Eye-catching paintwork and valuable modifications can also make your van more attractive to thieves and vandals.
What's more, some insurers may choose not to offer a quote for a non-standard vehicle, thereby limiting your market choice when you look for a quote.
Are there any specialist options?
While some companies will not even quote for altered vehicles, specialist insurers can be more sympathetic when dealing with non-standard vans, recognising that some owners and enthusiasts will have spent a lot of money on their machines and may be more likely to be careful with them.
Specialist companies may also deal with items that don't affect the performance of the van by loading their cost onto the excess.
How do I get quotes for my modified van?
When you're ready to compare insurance quotes for your modified van, click on the 'get quotes' button at the top of this page.
You'll go through to a form asking for usual details such as your name, email address and occupation, as well as facts about the van including make, model, registration number and engine size.
If you've previously compared quotes with Gocompare.com, you can log in and these basic details will have been saved.
You'll then be asked for further details including the value of your van, the number of seats, whether it's imported and, if so, its country of origin.
Then you get to the modifications page, where you need to tick the relevant boxes in a number of categories such as body kits, spoilers, paintwork, engine and accessories.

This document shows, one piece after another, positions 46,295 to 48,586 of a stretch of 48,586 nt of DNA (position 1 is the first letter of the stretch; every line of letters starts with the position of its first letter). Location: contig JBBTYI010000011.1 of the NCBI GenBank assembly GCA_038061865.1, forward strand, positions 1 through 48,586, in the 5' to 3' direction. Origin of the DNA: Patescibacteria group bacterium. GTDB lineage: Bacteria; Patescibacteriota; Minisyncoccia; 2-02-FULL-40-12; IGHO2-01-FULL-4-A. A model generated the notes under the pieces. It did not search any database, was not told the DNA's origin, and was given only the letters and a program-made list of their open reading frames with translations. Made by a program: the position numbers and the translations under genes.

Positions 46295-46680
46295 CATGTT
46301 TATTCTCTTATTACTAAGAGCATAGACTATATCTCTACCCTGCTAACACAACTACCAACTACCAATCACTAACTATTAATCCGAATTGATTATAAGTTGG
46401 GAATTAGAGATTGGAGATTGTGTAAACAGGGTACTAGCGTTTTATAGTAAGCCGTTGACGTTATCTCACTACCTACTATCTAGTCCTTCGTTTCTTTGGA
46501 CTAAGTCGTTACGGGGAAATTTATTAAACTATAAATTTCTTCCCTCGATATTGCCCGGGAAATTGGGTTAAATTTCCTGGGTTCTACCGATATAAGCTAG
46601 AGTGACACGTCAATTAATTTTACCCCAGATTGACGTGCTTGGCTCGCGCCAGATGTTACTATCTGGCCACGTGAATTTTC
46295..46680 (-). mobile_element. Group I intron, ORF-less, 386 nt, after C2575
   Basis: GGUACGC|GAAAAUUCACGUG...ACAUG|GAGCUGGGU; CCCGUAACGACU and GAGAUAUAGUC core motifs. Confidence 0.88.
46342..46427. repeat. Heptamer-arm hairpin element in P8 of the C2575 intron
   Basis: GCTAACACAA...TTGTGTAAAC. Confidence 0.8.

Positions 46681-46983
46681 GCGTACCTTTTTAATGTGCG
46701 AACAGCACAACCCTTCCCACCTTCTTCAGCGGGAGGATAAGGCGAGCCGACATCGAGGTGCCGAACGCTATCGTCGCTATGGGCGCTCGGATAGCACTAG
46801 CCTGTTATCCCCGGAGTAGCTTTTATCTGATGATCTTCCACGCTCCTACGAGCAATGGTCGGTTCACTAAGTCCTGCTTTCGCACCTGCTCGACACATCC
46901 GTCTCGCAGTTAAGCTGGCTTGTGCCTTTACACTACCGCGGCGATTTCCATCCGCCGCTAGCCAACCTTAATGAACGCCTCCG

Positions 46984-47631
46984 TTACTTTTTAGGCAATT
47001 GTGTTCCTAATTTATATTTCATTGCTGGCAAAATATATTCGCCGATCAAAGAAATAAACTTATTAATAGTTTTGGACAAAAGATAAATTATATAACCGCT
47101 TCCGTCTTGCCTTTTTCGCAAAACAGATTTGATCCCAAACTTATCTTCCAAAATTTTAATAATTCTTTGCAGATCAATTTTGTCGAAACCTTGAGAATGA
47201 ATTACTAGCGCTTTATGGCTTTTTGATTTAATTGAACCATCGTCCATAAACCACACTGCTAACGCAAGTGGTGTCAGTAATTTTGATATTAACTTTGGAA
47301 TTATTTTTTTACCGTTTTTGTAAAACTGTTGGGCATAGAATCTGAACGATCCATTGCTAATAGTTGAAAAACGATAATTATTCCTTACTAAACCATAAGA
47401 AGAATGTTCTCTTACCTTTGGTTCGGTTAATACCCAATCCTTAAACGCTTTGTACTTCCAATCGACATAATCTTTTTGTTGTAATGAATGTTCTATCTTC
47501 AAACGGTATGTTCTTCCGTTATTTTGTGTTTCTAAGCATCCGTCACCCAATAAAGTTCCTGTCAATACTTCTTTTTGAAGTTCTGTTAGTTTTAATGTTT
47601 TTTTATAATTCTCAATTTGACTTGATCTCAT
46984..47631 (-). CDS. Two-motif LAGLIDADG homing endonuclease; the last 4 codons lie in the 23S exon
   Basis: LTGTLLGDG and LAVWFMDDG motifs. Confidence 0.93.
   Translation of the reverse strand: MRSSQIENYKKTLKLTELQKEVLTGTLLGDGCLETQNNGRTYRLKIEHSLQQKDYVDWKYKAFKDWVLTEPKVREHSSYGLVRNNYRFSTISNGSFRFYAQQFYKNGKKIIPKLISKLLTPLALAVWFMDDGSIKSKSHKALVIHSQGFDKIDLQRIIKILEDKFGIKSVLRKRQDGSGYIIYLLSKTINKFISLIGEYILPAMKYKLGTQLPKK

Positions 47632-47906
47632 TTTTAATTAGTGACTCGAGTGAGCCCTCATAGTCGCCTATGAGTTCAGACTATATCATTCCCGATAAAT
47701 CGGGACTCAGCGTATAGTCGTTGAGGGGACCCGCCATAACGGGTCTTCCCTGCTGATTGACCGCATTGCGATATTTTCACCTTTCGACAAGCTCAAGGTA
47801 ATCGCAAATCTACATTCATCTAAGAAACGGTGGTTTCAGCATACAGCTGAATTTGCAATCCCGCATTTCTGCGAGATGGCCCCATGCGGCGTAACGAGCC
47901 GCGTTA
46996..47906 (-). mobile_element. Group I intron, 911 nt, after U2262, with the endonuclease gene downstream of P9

Your quotes from a range of insurers will then be listed and emailed to you, starting with the cheapest modified van insurance.
Take a look at the product features as well as the price. Many policies differ and the cheapest premium isn't necessarily the best for your circumstances.
We hope that you find a quote that suits you, but bear in mind that modifying your vehicle is likely to have restricted the number of insurance brands willing and able to offer you a deal online.
Can I bring down the cost of insuring my modified van?
Drivers tend to find that modified vans cost more to insure than standard models, so you might be looking to make savings elsewhere to counter the extra cost.
There are a number of ways to reduce your premium, starting with using a price comparison website such as Gocompare.com.
An insurer may offer an attractive option if you agree to limit the annual mileage you do in your van.
If you're a new or young driver, think about adding a more experienced driver, such as a parent or older sibling, to your policy as a named driver.
This could significantly bring the cost down - but don't be tempted to pretend that they're the main driver and that you only use the van occasionally - this is known as fronting and it's illegal.
Adding security is also a good way to protect your modifications and potentially reduce the extra insurance costs.
Security devices such as alarms and immobilisers are looked on favourably by insurers and it's possible that having one could get you a significant discount. Bear in mind, though, that this will not necessarily cover the cost of buying and fitting the security device.
For more detailed consideration of cost cutting, read our money-saving tips on van insurance.
By Rebecca Lees